I should define ‘most’ as excluding the likes of vegetarians and vegans and people with food allergies or intolerances. Mind you, I know a vegan shift-manger at the same mini-market who admitted she would eat anything if it was ugly, Whether that includes a certain brand of boots and acts of cannibalism remains to be seen. Maybe she likes gingerbread. But that’s another story. Looking again at my story, do you suppose the ‘Hansel And Gretel’ mythology was a cannibalism metaphor?

So there you have it. The main reason it’s here is because it’s a good story, although not for children. Don’t give them nightmares just remind them that gingerbread shaped as humanoids are probably nearer to the truth than they realise and they are indulging in a form of cannibalism. Cue cackles.

Geoff Willmetts

The Dark World Of Gingerbread

a short story by: GF Willmetts

It was a dark and stormy night when two parents angrily entered the local witch’s home unannounced, hoping to scare its occupant. Their two children had came here earlier that night celebrating Halloween. Trick or treat indeed.

‘Make yourself at home,’ she called out. ‘I’ll be out in a minute. Help yourself to the fine gingerbread.’

It didn’t appear that she was perturbed by their unexpected arrival or them putting their pitchforks down by the side of the door.

‘What happened to our children?’ the parents asked in unison, after eating a few bites. After all, it was only good manners to eat food when offered.

‘I turned them into that fine gingerbread that you just ate. If you want more, then I need more children.’

The parents shook their heads, looking down at what they’d just done. That was their children? It didn’t look anything like, let alone taste like their children if they had cooked them. The gingerbread was fine, almost magical in taste and texture, but alas they had no more children that they could offer.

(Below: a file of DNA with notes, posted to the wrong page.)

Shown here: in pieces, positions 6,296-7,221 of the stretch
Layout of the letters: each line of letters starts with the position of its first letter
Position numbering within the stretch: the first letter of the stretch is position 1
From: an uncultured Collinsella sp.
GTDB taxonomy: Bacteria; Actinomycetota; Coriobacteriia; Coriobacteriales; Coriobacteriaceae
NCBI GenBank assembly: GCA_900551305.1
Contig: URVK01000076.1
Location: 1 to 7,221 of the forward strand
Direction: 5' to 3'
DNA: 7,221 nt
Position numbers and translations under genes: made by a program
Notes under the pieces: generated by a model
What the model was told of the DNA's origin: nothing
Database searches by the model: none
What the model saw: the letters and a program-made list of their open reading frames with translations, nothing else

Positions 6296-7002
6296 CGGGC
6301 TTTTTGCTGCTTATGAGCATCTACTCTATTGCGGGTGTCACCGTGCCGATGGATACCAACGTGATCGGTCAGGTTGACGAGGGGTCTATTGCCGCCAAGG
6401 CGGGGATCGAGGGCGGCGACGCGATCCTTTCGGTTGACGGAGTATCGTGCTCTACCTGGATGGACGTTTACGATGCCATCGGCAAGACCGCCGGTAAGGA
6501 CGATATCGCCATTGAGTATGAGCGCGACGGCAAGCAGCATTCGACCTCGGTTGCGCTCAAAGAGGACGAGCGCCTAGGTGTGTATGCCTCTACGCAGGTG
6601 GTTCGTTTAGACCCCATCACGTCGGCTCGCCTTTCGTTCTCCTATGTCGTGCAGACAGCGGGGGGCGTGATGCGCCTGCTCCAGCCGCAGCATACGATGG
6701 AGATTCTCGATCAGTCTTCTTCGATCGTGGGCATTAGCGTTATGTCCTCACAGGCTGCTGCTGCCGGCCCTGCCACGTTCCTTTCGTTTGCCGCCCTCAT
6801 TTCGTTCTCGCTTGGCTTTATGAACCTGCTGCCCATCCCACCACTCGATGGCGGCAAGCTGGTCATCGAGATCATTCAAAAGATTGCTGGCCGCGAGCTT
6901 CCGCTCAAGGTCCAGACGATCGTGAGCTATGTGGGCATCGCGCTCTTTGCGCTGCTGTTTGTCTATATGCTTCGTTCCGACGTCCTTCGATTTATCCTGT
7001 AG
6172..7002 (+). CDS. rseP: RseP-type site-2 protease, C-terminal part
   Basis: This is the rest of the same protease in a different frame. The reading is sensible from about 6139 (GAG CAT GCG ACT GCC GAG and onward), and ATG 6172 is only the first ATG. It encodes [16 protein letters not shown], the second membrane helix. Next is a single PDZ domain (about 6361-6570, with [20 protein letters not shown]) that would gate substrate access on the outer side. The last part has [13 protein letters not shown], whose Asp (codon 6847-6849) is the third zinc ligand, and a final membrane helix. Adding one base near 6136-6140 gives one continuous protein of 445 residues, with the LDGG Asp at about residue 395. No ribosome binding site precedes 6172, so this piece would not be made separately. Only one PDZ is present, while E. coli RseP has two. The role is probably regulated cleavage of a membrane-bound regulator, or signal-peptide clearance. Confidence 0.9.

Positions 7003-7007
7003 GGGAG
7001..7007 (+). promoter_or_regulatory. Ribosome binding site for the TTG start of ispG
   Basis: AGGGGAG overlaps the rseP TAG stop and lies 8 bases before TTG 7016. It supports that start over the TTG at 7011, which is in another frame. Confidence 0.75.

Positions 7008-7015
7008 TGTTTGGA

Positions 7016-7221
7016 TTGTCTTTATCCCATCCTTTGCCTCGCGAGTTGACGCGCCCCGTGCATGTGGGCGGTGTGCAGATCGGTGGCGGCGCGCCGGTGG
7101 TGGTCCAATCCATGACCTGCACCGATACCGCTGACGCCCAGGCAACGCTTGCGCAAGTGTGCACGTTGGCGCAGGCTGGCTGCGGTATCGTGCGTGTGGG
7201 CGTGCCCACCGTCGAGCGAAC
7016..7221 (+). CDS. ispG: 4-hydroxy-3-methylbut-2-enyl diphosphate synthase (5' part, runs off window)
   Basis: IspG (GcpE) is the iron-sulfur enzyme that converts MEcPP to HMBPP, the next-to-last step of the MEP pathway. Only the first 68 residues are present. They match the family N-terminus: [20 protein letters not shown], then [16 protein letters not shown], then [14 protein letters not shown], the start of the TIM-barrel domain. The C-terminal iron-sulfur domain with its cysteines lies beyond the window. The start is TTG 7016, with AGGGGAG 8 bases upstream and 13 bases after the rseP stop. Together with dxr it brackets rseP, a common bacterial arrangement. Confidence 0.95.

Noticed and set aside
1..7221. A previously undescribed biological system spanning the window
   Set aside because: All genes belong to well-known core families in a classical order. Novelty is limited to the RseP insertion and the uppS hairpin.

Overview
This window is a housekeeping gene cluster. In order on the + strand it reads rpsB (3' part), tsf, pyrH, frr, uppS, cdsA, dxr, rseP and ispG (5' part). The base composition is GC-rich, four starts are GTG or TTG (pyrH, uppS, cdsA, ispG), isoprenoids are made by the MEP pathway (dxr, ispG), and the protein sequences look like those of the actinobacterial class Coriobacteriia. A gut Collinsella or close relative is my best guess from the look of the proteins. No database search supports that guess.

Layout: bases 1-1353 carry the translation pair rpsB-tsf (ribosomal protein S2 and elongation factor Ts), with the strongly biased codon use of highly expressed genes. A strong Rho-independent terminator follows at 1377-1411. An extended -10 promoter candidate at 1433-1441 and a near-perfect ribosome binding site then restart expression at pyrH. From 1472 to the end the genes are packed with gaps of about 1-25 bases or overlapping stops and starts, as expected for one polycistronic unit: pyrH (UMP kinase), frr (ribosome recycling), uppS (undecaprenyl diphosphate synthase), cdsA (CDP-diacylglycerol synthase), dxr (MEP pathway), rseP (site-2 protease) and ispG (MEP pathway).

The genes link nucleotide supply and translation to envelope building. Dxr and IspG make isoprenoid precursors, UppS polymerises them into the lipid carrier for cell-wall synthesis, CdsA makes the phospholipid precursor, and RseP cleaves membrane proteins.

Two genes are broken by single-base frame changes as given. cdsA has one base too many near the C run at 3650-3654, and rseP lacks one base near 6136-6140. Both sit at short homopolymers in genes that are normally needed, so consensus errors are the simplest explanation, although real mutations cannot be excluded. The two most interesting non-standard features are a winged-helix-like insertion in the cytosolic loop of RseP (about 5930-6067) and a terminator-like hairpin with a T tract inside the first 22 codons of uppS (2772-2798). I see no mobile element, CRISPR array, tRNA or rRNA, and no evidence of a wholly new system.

‘We have no more children, ma’am.’

‘They don’t have to be your children. The neighbourhood is full of children. I don’t need them all at once. Just once a year on this night. A few at a time. My oven isn’t big enough for more. It will also make them last much longer. More gingerbread for all of us. It has such a sweet taste.’

‘And if their parents ask where they went?’

‘Send them to me. I’m sure they will love gingerbread, too. Just like you two do. If they don’t, I can always turn them into pumpkins. You saw a couple of their heads by the door when you rushed in, didn’t you? Don’t you just love Samhain.’

‘And what do we do in the meantime?’

‘Haven’t you guessed? Make me more children. By the time I get back to you, they’ll be old enough to eat.’

The parents paused.

‘You can take the plate’s contents with you and spread it out. If you leave it in airtight container, it won’t get soft. I’ll make a night for it. It only needs one night a year. It takes that long to weave the spell.’

They paused and looked at each other before eagerly emptying the plate.

As she came out of her kitchen with a fresh tray of gingerbread, the parents had gone. So had the gingerbread she had left out for them.

She sat down with a fresh plate full of gingerbread and took a bite herself. Still yummy after all these years.


© GF Willmetts 2019
all rights reserved
ask before borrowing


Category: Fantasy, Short fiction

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About UncleGeoff

Geoff Willmetts has been editor at SFCrowsnest for some 21 plus years now, showing a versatility and knowledge in not only Science Fiction, but also the sciences and arts, all of which has been displayed here through editorials, reviews, articles and stories. With the latter, he has been running a short story series under the title of ‘Psi-Kicks’
If you want to contribute to SFCrowsnest, read the guidelines and show him what you can do. If it isn’t usable, he spends as much time telling you what the problems is as he would with material he accepts. This is largely how he got called an Uncle, as in Dutch Uncle. He’s not actually Dutch but hails from the west country in the UK.